Secker Ross & Perry

With over 25 dynamic professionals on our team,

we have been building long-term relationships with

our clients for over 40 years.

Is Your Business Healthy?

Is Your Business Healthy?

Much is being said and written about organizational health and culture. Culture has been described as what happens when the CEO, the partners, or the leaders leave the room; that’s when culture takes over. It’s the way you do business and the way people think and act when the employee manual is silent. A healthy culture provides the building blocks for a sustainable and successful firm.   With an unhealthy culture, employees see work as a grind – something to be endured.

Patrick Lencioni’s book, “The Advantage – Why Organizational Health Trumps Everything Else in Business”, says there are 4 disciplines required for a firm to be healthy:

 

  1. Build a cohesive leadership team – As Lencioni says, “It’s kind of like a family. If the parents’ relationship is dysfunctional, the family will be too.” Ask the questions:
    • Does my leadership team build trust?
    • Does my leadership team manage conflict? Do we fight fair?
    • Do we focus on overall team/organization results?

 

  1. Create clarity – this is the process that ensures there is little confusion, politics and in-fighting. Everyone needs to know:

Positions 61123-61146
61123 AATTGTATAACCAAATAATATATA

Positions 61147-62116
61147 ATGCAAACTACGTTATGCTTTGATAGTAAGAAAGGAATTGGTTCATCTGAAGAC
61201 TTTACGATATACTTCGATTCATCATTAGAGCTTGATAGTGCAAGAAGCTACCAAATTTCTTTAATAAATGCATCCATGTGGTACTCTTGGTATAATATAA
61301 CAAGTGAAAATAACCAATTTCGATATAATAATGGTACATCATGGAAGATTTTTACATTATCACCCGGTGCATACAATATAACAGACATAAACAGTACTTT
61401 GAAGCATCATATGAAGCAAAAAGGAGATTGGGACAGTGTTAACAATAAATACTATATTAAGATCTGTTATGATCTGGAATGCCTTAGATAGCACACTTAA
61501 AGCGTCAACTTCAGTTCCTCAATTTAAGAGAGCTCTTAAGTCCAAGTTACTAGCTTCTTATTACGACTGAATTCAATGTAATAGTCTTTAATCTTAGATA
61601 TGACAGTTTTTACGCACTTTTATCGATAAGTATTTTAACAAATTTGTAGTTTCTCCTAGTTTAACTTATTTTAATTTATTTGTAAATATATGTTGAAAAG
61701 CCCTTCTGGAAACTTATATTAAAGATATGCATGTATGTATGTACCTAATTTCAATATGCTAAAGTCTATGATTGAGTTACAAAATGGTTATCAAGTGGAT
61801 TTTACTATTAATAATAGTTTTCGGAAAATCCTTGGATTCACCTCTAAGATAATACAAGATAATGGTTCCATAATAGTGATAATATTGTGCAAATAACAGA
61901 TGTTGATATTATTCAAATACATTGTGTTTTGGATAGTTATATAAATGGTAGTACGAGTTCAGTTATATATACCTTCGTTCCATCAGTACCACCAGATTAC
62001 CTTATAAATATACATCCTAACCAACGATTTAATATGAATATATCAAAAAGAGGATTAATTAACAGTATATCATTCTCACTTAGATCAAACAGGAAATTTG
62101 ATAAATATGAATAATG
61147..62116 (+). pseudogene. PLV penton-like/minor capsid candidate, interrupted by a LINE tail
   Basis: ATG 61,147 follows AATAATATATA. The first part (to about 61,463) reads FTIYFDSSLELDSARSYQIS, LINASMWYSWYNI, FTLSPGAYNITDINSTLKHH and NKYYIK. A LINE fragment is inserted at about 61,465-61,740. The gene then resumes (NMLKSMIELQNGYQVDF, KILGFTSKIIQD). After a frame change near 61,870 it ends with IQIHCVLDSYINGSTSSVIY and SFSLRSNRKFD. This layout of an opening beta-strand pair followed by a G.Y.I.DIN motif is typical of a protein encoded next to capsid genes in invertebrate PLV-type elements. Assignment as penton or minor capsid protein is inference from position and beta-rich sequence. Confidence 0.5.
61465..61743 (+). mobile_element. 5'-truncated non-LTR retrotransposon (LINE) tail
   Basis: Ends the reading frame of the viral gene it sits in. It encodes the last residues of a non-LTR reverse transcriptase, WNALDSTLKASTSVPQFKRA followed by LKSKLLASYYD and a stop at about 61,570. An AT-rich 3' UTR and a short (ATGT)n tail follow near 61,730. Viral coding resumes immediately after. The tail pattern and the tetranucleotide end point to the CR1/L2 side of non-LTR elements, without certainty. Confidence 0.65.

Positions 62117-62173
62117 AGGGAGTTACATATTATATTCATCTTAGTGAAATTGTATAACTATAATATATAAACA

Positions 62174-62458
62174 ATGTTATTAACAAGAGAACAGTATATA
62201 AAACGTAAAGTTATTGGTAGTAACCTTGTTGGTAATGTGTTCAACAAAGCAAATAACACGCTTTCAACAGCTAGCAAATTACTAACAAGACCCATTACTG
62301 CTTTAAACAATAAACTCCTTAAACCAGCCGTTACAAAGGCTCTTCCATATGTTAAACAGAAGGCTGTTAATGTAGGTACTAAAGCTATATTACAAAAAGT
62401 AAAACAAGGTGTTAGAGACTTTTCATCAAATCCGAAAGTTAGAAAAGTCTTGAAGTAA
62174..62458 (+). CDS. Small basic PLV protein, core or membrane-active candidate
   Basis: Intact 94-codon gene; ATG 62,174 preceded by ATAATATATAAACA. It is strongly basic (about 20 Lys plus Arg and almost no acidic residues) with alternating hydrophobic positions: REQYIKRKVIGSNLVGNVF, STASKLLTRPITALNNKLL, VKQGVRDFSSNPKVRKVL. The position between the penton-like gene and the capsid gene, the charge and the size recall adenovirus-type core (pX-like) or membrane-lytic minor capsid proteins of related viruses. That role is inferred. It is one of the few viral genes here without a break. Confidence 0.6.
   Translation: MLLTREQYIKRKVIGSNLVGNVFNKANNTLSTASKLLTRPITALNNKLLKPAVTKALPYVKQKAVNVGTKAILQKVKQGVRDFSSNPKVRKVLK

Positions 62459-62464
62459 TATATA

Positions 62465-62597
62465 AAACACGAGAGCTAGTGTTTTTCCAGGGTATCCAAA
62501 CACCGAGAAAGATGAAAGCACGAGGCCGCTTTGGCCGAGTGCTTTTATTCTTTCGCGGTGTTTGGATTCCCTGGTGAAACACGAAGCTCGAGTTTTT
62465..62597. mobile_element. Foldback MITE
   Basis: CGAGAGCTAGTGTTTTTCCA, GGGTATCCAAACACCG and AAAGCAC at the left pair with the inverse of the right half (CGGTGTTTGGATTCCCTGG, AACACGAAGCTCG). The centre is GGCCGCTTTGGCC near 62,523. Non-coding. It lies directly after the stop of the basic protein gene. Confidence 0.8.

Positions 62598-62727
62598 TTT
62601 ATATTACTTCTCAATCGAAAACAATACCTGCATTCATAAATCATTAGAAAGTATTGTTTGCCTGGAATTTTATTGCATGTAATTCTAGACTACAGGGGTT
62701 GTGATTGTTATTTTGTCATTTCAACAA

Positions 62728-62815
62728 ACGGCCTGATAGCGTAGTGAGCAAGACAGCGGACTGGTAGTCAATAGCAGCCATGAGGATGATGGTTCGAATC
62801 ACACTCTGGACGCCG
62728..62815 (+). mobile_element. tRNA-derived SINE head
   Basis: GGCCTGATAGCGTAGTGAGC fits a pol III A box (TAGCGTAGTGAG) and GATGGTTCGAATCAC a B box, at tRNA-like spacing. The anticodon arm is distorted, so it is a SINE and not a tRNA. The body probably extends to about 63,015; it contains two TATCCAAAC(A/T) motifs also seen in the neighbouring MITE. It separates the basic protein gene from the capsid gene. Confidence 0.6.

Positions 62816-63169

• why do we exist?
    • how do we behave?
    • what do we do and how will we succeed?
    • what’s important, right now?

 

  1. Overcommunicate clarity – once you have a cohesive leadership team and have set a course, it needs to be communicated to staff again and again and again. The key message needs to come from different sources, and constantly.

 

  1. Reinforce clarity – a leader can’t be around all the time to manage your culture, so put systems in place that help reinforce the message. Some of these are:
    • Recruiting and hiring – hire for fit, and train for skills. Does your new hire fit your culture?
    • Performance management/compensation/recognition – build them around the values of your firm.
    • Firing – as Lencioni puts it, “Keeping a relatively strong performer who is not a cultural fit creates a variety of problems. Tolerating behaviour that flies in the face of core values….becomes almost impossible to reverse over time.”

our community involvement

© secker ross & perry llp